The Rutgers Homecoming game Saturday featured its annual Wing Bowl, where Eric Reitzel, not pictured, ate 25 wings in two minutes. Competitors were given a Rutgers bib, a bottle of water and an aluminum tray filled with chicken wings.

Competitive eating: More than a pre-game pastime

Thousands of devoted fans gathered at High Point Solutions Stadium on Busch Campus Saturday to witness the Scarlet Knights face off against the University of Houston Cougars in the Rutgers Homecoming game. Unbeknownst to many, a more unusual competition took place just outside the stadium prior to the football game. The annual Rutgers Wing Bowl was held at the R Block Party in Athletes Glen outside High Point Solutions Stadium.

The pepperoni boli is one of more than 30 bolis offered at Stuff Yer Face.

A hearty history of strombolis at Stuff Yer Face

After Bill Washawanny graduated from the Embry-Riddle Aeronautical University in Daytona Beach, he did what most prospective pilots only dream of doing: he opened a stromboli restaurant in New Brunswick. During his time in Florida, Washawanny, founder and owner of Stuff Yer Face, became fascinated with the stromboli at a local pizzeria.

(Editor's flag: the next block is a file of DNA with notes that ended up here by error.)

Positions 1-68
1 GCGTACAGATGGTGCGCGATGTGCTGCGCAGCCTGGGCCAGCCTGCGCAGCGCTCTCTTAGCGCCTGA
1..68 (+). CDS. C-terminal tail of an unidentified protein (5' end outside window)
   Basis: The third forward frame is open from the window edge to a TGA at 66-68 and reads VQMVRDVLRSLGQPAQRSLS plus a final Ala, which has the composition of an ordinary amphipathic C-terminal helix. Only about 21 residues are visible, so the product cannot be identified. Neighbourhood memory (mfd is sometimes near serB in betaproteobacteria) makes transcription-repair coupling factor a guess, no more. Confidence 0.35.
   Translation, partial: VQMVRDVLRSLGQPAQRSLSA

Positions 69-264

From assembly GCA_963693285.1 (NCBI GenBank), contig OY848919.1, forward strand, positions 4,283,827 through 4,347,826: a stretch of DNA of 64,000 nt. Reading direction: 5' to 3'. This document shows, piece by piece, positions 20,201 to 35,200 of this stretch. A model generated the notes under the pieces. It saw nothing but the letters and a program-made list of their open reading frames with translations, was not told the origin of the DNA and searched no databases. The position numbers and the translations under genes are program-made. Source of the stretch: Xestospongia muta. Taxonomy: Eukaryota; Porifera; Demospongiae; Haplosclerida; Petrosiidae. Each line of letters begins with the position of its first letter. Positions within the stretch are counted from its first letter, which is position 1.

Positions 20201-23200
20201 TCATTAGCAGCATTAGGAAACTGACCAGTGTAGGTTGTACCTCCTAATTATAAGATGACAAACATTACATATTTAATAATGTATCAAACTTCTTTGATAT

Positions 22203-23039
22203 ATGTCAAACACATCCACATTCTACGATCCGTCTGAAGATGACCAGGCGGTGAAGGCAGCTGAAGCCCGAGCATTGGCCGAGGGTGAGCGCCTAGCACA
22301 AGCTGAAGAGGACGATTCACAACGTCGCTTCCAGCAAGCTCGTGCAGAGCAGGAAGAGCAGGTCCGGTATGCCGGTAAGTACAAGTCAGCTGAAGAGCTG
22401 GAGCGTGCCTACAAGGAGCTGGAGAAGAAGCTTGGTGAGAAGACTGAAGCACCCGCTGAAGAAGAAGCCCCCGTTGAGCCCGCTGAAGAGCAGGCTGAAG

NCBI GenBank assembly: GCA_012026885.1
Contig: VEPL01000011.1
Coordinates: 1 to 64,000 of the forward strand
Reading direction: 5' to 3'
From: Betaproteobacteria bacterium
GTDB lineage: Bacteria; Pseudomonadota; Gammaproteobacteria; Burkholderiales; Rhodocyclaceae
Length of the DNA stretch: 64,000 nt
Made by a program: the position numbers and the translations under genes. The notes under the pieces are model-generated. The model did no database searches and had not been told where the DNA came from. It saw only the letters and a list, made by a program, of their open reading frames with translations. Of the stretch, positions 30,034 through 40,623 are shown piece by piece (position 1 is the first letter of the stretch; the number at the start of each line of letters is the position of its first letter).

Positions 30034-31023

The Oreo milkshake at 25 Burgers is topped with whipped cream and a cherry, and food reviewer Matt Mikolay said it was thick, but not so thick it clogged the straw.

25 Burgers serves diners with variety of options

When it comes to food, the hungry masses value the power of choice. Butter or margarine? Ketchup or mustard? Delivery or DiGiorno? Lately, one restaurant in New Brunswick has been granting customers the right to choose exactly how they want their hamburgers. A quick walk down the street from the Easton Avenue apartments, 25 Burgers, located at 4 Easton Ave., opened this past July.

Food reviewer Matt Mikolay created his own dish of instant ramen and vegetables.

From authentic to instant: A look at ramen’s popularity